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Dairy-free salted caramels made Celiac safe (and Imei safe!) in my kitchen. Photo by M.L. 2015.

I have some amazing things planned for 2016, especially for the MyAllergyAdvocate website and the resources I plan to give the food sensitive, food allergic, and autoimmune disease community, as well as anyone who wants to learn to eat healthy, go farther, and feel better.

So I’ll be taking a break from the blog here for about a week in order to plan, write content, and create some great things. I hope you’ll see that like the salted caramels I made in my kitchen today (pictured above), made vegan, corn free and soy free, and completely safe for people with Celiac Disease, this is a bookmark for next year.

Happy Eating and Happy Holiday (or whatever you celebrate)!

Your Allergy Advocate,

Imei (aka The Sensible Celiac)

P.S. These caramels are tasty, and even more so when you add essential oils. I’ll post the recipe as soon as I have codified all the differences in making candy without butter or cream, because it does change the consistency dramatically.

Ginger Carrot and Sweet Potato Soup

Soup Ginger Carrot Sweet Potato

Low profile white china bowl with a deep orange soup and small dollop of white goat yoghurt in the center, silver spoon on the side, centered on a brown fabric background.
Craving something sweet and satisfying, without the revenge moment caused by sugary treats? Look no further than this classic soup with a sharp twist.

With holiday cooking in full swing, I have watched my Social Media streams fill up with pictures of sugar cookies, gingerbread lattes, sweet cupcakes, and pies.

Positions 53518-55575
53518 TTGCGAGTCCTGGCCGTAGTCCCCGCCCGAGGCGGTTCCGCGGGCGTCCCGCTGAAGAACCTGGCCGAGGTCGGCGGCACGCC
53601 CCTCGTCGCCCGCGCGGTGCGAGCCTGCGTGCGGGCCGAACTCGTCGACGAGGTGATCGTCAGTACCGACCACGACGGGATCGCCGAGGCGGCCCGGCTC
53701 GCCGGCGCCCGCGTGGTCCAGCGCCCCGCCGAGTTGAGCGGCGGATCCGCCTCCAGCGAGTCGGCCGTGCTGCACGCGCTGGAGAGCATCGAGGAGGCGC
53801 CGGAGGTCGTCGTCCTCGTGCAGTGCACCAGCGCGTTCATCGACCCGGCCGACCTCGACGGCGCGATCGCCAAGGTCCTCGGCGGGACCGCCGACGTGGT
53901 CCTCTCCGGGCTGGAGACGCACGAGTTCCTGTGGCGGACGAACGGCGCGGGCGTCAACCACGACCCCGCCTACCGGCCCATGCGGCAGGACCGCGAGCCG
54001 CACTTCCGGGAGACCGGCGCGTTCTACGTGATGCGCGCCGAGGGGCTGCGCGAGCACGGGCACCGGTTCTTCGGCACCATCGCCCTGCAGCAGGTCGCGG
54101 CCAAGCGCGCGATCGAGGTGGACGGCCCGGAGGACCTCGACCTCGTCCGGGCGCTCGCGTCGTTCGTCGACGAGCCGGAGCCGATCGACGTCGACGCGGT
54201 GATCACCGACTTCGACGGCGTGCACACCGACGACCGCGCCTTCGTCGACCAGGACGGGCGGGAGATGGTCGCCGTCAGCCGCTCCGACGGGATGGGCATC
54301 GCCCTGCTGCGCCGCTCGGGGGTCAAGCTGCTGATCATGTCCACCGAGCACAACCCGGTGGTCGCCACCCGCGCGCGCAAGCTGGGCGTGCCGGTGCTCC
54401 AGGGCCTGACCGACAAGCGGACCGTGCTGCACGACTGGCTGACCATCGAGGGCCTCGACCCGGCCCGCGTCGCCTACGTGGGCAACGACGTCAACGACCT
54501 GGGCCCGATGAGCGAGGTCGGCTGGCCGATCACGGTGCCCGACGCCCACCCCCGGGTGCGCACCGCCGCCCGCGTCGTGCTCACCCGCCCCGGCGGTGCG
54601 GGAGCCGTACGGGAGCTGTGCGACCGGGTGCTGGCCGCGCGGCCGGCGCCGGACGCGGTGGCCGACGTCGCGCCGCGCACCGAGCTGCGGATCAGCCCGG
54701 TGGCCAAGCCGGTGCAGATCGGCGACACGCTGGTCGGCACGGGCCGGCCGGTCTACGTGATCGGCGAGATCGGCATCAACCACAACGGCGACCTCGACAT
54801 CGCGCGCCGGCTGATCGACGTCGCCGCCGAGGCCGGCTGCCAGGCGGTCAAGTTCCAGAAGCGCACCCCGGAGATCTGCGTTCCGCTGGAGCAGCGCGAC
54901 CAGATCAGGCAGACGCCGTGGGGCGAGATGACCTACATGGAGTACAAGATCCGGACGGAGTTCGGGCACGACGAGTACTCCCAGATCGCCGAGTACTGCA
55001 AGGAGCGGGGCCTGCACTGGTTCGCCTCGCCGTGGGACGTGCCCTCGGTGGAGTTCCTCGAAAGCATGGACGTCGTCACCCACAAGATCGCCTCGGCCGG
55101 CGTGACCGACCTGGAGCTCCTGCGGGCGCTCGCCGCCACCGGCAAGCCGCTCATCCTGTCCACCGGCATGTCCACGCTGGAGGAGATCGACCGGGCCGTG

Um, no. The Sensible Celiac cannot have any of these if they contain the most common gluten-free flour substitutes and emulsifiers. Plus, the sugar by itself often makes my tummy hurt, or makes me feel “off” for a few days because my diet is very clean. I am an endurance athlete, and cheating isn’t an option (unless imminent death is the option I want. Which it isn’t!)

If you’re more like me, however, you are looking for ways to have just a little sweetness in your mouth without the backlash of highly refined sugar. Both of those seem to invite Grumpy Tummy to visit for a couple of days, which in my opinion is so not worth the sweetness.

So, what is a hungry Celiac and food-allergic eater supposed to do?

Oh, and did I mention how cold it is outside in December in Seattle? Brr! Sometimes when I”m running in the morning, I feel a little crazy. Only runners run when it’s close to 35F and raining outside. So how do I have something sweet to eat, dodge the gluten, skip the emulsifiers, and enjoy something warm and yummy after a cold and rainy run?

Only my new Ginger Carrot Sweet Potato soup will do! I guarantee it will help with your sweet tooth if you have one, and you will not feel deprived.  It is also satiating and super gentle on the tummy.

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Five Must-Have’s For Your Kitchen

The Five Must-Have’s For Your Kitchen

Hand holds one baking tray of food as it is slid into an oven. Three other large baking trays filled with vegetables take up two shelves of a small oven.
When batch cooking, use all the available space in your oven that you can. Dedicated pans make batch cooking a snap!

Batch cooking days at my house feel like a mini tornado swept through the kitchen and dropped giant containers of food once a week. As much work as it may seem from the outside, it’s my secret weapon in staying healthy and strong. Limiting my eating-out options has made my life better, not worse.

Like many people who find out they have Celiac Disease, two years ago I jumped on the Internet and tried to study up on what everyone else seemed to know about how to eat gluten free and allergen free.